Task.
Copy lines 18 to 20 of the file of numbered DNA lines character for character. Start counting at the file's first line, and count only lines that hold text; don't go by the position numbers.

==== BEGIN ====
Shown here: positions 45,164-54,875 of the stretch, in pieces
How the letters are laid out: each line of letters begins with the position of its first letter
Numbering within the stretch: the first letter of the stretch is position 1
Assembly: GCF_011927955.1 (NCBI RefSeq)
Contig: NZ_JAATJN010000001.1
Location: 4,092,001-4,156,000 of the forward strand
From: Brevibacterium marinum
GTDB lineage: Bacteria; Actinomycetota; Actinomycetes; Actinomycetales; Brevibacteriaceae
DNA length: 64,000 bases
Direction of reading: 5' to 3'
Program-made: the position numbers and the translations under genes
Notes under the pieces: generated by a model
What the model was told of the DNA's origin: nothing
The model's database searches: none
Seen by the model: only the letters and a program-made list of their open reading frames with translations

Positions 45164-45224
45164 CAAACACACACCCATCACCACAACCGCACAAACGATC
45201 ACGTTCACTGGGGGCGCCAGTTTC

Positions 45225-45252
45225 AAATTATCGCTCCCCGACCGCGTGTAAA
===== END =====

45201 ACGTTCACTGGGGGCGCCAGTTTC

Positions 45225-45252
45225 AAATTATCGCTCCCCGACCGCGTGTAAA